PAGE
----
Our flow is clearly superior to what we had in 2008."

Training at Super Stadium, Atteridgeville - 5 July 2010, and Northlands School, Durban - 6 July 2010

Germany coach Joachim Löw will wear his trademark blue sweater for the World Cup 2010 semi-final against Spain and won't have it cleaned while his team keep winning.
Löw claimed on Monday he was not superstitious but admitted that pressure from other coaching staff and players to keep wearing his familiar sweater had paid off ahead of their World Cup clash with Spain in Durban on Wednesday.
"The thing with the sweater is that I am not driven by superstition," a smiling Löw told reporters. "The other coaching staff said I should be wearing the sweater now because every time I wear it we score four goals."Germany beat England 4-1 in the second round and reached the semi-finals following a 4-0 demolition of Argentina, with Löw donning the V-necked garment each time."I am not even allowed to wash it now and I think I will wear it again (against Spain)," Löw said.
Germany midfielder Bastian Schweinsteiger also hoped to see his coach wearing it at the Moses Mabhida Stadium. "I do not know how many sweaters he has that are blue. But I hope he has the one or two left in his suitcase," he said. from the Daily Telegraph - 5 July 2010

Want more?
Then visit my Special page dedicated to the famous Strenesse blue jumper - and see excerpts from some of the best fashion articles from the World Cup !

Press Conference, Velmore Hotel, Pretoria, 5 July 2010

A Spanish interview with Cuatro
Joachim Löw wary of match winners Spain
Löw said: "Spain remain the natural World Cup favourites. They not only have one Messi, but they have several Messis.They have a whole range of players that can win a game, so we will have to be very watchful against them.They are a team that make very few mistakes. We have to force them into making mistakes."
The Germany boss ruled out any talk of revenge for that game (Euro 2008 final), adding: "We are not playing for revenge, those are not the kind of feelings I harbour.In 2008, there is no doubt that Spain were the best team at the tournament.They have shown great consistency and always played at the highest possible level. So they have been impressive.But now the situation is different. We too have a good team and we have every reason to believe that we can succeed."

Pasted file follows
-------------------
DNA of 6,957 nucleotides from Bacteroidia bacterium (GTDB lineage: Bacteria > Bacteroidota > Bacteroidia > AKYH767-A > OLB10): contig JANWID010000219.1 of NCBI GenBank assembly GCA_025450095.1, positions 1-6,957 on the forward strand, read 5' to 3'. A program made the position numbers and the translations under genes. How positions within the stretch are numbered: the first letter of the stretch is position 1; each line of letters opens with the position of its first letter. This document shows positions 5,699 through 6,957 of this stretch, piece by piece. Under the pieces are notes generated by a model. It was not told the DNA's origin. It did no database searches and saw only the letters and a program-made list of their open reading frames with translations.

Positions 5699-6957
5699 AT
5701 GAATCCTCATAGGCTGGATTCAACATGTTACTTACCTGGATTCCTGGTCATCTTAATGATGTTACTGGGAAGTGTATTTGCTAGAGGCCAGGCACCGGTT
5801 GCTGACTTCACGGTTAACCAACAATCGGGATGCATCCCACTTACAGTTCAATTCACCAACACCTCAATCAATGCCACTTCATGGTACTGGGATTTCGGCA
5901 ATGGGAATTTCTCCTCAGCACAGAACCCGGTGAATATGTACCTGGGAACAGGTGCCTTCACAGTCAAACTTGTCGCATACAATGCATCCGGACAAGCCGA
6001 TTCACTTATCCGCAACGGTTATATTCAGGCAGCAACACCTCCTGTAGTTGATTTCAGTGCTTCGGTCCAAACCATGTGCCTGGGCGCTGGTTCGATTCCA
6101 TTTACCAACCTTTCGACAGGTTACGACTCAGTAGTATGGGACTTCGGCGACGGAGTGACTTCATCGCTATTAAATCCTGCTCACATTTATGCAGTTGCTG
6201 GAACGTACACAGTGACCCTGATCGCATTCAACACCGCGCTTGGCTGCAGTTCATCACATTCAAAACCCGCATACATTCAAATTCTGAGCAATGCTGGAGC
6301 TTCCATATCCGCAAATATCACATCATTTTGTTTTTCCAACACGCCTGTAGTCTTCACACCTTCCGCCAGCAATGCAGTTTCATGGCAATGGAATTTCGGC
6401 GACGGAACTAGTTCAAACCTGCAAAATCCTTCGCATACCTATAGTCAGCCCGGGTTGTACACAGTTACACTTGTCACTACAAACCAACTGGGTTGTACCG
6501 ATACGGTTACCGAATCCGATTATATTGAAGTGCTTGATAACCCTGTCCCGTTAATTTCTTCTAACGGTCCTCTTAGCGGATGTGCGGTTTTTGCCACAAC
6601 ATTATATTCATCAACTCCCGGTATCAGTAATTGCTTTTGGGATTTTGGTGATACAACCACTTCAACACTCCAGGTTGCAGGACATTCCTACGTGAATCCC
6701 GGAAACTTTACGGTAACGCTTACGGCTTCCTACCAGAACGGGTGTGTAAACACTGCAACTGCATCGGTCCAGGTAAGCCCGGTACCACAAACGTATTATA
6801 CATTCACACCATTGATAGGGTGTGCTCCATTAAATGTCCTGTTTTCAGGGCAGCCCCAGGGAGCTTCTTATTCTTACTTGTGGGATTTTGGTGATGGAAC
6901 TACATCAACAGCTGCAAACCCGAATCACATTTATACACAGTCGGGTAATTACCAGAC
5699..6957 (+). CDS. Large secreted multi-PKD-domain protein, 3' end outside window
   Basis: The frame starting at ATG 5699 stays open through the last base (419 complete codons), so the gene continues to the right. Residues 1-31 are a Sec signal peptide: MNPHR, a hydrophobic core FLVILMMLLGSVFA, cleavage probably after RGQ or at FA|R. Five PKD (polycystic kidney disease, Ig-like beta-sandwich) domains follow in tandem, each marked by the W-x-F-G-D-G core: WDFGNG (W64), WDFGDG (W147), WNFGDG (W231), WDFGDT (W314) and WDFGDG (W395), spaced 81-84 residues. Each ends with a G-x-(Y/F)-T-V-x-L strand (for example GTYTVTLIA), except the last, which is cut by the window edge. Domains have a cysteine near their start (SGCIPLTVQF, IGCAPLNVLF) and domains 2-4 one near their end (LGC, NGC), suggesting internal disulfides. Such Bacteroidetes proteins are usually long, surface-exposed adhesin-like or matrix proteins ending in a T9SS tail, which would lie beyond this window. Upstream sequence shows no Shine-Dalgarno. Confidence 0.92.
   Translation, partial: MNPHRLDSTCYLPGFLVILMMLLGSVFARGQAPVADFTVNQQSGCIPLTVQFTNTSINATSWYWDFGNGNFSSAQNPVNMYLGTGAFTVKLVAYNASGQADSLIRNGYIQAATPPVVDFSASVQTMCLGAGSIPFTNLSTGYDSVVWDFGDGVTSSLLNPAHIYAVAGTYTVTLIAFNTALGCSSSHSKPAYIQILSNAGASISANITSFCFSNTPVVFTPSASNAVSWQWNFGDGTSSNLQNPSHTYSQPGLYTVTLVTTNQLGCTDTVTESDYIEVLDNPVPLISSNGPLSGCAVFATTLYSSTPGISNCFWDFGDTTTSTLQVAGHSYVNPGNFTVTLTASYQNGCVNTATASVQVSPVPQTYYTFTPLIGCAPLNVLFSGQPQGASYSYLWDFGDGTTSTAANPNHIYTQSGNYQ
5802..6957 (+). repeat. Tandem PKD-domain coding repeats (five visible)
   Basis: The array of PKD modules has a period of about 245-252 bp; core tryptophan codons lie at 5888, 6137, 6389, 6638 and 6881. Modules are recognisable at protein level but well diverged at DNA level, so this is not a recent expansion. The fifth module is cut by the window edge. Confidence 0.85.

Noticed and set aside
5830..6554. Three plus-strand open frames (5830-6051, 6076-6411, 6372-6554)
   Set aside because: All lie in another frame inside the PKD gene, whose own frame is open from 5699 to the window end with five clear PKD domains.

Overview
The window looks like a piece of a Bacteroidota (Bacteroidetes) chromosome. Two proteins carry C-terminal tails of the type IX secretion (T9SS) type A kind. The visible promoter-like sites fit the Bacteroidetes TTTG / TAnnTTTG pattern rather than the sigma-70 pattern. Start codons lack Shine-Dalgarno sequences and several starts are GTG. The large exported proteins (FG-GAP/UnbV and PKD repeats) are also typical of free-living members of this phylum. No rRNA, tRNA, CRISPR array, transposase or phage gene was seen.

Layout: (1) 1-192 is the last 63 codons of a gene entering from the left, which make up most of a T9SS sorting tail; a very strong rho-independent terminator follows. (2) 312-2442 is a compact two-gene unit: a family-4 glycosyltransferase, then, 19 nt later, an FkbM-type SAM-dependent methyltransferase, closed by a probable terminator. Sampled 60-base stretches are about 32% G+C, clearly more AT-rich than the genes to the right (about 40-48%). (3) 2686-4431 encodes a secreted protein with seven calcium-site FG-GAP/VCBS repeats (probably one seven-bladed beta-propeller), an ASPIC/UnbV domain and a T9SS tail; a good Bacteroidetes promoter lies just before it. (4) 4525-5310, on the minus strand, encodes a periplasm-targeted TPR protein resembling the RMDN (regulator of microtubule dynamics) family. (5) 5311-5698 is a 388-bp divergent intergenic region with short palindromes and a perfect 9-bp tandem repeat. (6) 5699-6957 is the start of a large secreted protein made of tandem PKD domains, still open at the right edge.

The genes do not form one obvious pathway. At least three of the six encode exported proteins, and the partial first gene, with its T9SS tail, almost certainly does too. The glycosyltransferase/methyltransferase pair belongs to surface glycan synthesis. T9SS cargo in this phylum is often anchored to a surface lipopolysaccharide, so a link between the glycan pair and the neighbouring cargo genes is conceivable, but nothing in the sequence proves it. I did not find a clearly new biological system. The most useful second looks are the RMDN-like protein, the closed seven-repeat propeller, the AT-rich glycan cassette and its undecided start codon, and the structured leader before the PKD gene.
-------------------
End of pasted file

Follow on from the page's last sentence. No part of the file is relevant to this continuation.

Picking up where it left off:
Germany Coach Joachim Löw Reveals That Attacking Play Is The Only Way To Success
"The plans for how we wanted to play at the World Cup have been thought over long and hard since the draw on December 4," Löw revealed. "Our analysis was quite clear: we could only win the World Cup by playing attacking football and making life difficult for other teams.The way that Italy won the title in 2006, by defending and winning by a single goal, is no longer possible - you don't get anywhere playing like that nowadays. We planned the World Cup all the way to the final."
Löw also discussed his tactics and plan to split the pitch into 18 rectangles of the same size. "It's about order on the pitch. That is the most important condition for good football. The players should know their place in the basic structure of the team, so that no-one thinks he can run all over the pitch. Certain rectangles must always be covered," Löw stated.
"The game doesn't end when the ball is in play. I want to see players getting into space and asking for the ball. This makes the game more fluid and dynamic."I knew that some of our players are extremely good at that - Özil, Poldi [Lukas Podoloski], Müller, [Toni] Kroos. And I said to the team, 'If you don't move around the pitch, you're not even going to beat teams like Canada!' That was our golden rule from day one. We go over it in theory and in practice every day."
Loew added: "The team has mastered the art of playing simply. I have seen training sessions that have, at times, reached footballing perfection."
Joachim Löw deserves all the credit for Germany's Wonderful World Cup Adventure
Löw the mastermind of German renaissance
Jogi Smarter than your Average Herr - an article from Herald Scotland on Jogi - and his jumper - 5 July 2010

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Last updated 17 November 2014